Most airborne mercury pollution in Canada comes from China: Report
The Department of Environment did not identify China by name, but said in a new report that mills and factories in East Asia are at the root of most airborne mercury pollution in Canada, according to Blacklock’s Reporter.
“It is difficult to distinguish between mercury from foreign and domestic sources because mercury can be transported long distances on wind currents,” read the report, called An Evaluation Of The Effectiveness Of Risk Management Measures For Mercury. The report estimated mercury fallout averaged 40 tons a year with “approximately 37% from East Asia.”
Chinese mills, mines and factories were outed as the cause of high mercury deposits at remote Canadian lakes and mountains.
“Ninety-seven percent of mercury deposited in Canada as a result of human activities originates outside the country,” read the report. Nine percent was from Southeast Asia, 7% from Europe and 4% from the United States, according to Blacklock’s.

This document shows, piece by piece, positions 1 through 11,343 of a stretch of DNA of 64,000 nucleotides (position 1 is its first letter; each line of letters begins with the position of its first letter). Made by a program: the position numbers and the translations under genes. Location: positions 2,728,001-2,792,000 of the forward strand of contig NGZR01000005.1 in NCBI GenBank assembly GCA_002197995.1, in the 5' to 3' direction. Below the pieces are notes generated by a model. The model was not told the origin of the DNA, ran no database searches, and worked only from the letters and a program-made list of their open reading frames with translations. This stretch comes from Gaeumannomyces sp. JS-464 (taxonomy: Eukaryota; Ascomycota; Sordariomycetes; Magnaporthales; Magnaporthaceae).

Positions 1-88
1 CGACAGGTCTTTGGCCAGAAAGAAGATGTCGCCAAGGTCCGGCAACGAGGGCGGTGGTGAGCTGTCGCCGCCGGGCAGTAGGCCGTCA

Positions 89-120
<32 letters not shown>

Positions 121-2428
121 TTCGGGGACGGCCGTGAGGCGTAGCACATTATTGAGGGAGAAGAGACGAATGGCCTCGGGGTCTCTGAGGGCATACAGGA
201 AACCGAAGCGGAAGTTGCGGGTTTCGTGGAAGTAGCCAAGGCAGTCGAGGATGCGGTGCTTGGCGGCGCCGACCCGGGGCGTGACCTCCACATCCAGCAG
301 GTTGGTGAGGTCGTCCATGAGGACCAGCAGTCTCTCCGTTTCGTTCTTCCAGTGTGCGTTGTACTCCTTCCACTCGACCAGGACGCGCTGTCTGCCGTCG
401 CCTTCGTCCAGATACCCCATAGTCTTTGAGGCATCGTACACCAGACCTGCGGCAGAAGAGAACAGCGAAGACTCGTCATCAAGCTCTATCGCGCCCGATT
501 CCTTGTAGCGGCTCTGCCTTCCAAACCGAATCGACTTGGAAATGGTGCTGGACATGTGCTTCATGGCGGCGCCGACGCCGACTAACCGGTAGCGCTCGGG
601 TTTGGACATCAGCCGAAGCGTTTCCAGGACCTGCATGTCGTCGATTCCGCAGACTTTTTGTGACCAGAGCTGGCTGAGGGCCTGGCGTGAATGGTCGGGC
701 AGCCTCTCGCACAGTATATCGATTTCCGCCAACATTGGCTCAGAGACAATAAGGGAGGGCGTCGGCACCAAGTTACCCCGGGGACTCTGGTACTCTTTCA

Some of the high mercury deposits were found at Whistler Mountain, B.C. and Little Fox Lake, Yukon. “These observations have been attributed to mercury emissions from sources in Asia,” said the report.
“Mercury, unlike other metals, easily evaporates. Once mercury is released into the air, it can remain there for six months to a year where it is carried long distances and deposited across Canada including in the Arctic.”
Imports of mercury have been banned in Canada since 2015 and airborne mercury emissions in the country fell 85% between 1990-2010, due mostly to the closure of a Hudson Bay Mining & Smelting plant in Flin Flon, Man.
“The majority of mercury from human activities that is deposited in Canada comes from emissions in other countries,” said the report.
Mercury continues to “pose significant risks to Canada’s environment and the health of Canadians,” it said.